Ok… enough about food.

At this point,  I haven’t seen Mariel in almost a month so we decided to get a late tee time and spend more time at the range. She had been working on a draw prior to this trip but I got worried when I saw her first few shots miss way left. I brought out my Flightscope radar and just as I suspected,  her clubface had become too closed. After a few nervous moments, we were able to reduce the hooking to managable levels.

The good news was the course favored a right-to-left tee shot. Even better news was it played shorter than expected, thanks to the new driver. The bad news was the greens have been changed, and it’s not the type that Mariel liked. Neither did I.

Mr. Tee had told me earlier that his goal was simple: to not finish last. He figured that at 15, Mariel couldn’t possibly expect to compete with girls 3 years older than her. But after 3 practice rounds, I told Mr.  Tee that if we can navigate the greens well,  we might even come away with an underpar score. He was so sure it won’t happen that he made a bet with me… which he lost. 

Last meal before tournament day… sorry,  food again. The server recognized we were not locals and engaged in some small talk. He started picking on Mariel, asking her if she’s going to win this thing or not.

Mariel goes, “I’ll try?”

The guy says, “Oh,  come on!  That’s not good enough. You see, winning starts up here (pointing to his head).”

“What’s the best part of your game?”, he continued. 

“My accuracy,” Mariel replied. 

He then extended his hand and said, “I wanna shake the hand of the winner.”


First day of the tournament… we had a rough time on the greens. A five over 77 with 38 putts. Surprisingly,  we were only a few shots back. I guess we weren’t the only ones who didn’t like the greens. 

Second day… we changed our warmup routine a bit. But I never said a word about her swing.  On the course, she chose her own clubs and was more decisive about her reads. She was in the zone. Shot 70. Took the lead.

Final round… I told her prior to teeing off that she had already met the goals I set for her. Driving distance, GIR, handicap, etc. For me, that means she had already won. The trophy is just a bonus.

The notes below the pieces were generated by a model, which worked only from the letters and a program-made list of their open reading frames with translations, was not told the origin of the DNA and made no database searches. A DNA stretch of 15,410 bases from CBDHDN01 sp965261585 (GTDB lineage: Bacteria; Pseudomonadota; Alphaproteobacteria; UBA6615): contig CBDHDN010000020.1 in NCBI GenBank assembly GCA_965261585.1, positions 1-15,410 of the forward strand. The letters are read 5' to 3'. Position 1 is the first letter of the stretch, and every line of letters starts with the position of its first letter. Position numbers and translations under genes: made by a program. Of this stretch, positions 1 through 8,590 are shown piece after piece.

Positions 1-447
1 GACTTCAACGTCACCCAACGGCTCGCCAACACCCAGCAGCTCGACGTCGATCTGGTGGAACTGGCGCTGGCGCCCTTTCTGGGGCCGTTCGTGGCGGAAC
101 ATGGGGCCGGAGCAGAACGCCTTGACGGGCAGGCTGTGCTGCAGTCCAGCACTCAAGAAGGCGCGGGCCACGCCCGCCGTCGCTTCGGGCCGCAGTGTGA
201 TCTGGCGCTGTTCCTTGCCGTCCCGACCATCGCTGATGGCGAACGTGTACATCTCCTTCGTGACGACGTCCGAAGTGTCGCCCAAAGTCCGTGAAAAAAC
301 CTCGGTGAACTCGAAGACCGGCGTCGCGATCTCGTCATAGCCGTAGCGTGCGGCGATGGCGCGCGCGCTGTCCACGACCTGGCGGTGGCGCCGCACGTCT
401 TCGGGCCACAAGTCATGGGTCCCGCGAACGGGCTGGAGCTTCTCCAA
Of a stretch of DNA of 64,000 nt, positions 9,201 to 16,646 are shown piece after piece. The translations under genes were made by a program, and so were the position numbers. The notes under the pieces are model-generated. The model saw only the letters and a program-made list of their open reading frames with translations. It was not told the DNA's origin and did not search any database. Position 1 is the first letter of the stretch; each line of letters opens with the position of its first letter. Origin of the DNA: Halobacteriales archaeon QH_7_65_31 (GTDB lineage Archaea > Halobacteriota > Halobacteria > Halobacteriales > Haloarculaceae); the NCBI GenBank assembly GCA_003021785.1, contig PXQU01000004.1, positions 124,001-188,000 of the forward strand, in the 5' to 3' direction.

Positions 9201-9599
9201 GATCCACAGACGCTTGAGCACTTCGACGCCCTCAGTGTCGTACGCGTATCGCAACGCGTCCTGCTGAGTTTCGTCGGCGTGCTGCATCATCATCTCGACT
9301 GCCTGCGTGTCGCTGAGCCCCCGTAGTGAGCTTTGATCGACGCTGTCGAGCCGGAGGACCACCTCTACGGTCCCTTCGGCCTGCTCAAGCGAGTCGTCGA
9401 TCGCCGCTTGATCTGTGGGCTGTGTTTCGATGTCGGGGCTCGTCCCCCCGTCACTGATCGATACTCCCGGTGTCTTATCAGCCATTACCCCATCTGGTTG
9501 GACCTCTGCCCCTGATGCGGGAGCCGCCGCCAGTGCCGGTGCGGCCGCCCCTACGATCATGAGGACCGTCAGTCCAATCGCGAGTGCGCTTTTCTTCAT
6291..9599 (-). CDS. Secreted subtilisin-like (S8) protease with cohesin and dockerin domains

She was unbelievably relaxed… constantly smiling despite making mistakes. Officials and volunteers expressed their admiration about her demeanor and attitude… something that I’m most proud of.

I gave her a different goal that week. I told her that if she can finish the tournament without hitting a bunker, I’ll give her a prize. She avoided them all except one, allegedly due to my miscalculation. Her prize is being disputed to this day.

Mariel’s closest pursuer was from China. She and her caddie spoke in Mandarin. Of course, they didn’t know I could understand what they were discussing on the greens. On several occasions, they unknowingly helped our decision making. You can imagine the look on their faces when Mariel revealed our ethnic background after the game.

17th hole… I knew we were leading. Mariel wanted to hit driver.  I wanted a fairway wood because the tees have been moved forward to a point where O.B. right is in play.

She hits driver anyway. To the right. One foot from going out of bounds.

I almost died. She was still smiling.

From there she wanted to hit through an opening in the trees. For the first time in the tournament I put my foot down.

“No! Just play it out to the fairway.”

That night, she brought home a trophy that no Filipino has ever won before. At least not in this division. 

I brought home my own cup.

The next day…  Mariel and her parents flew back to New Jersey. She managed to pick up a few more trophies.

I,  on the other hand,  stayed another week in North Carolina to caddie for Reese. 

She finished 20th in a field of 90 players, which guarantees her an invite to next year’s championship. 

I got to play Pinehurst No. 3 with my son… I mean,  Reese’s brother Brett. 

Walked on the 18th green of Pinehurst No. 2.

Posed with Payne Stewart. 

Made some new friends. 

But the moments I will cherish the most are the ones when we’re not thinking about golf. 

And to be treated like family, while being away from my own family… no words to describe it.

And here’s my last meal with the Tee and Acero families in New Jersey before my flight back to the Philippines.

One of my instructions to Mariel before we parted ways was to go back to Golf Galaxy and thank Zach personally.  After all,  he did play a part in her victory at Pinehurst.

Turns out he wasn’t there anymore. And nobody in the store seemed to remember him. Apparently,  he was only there for a limited time.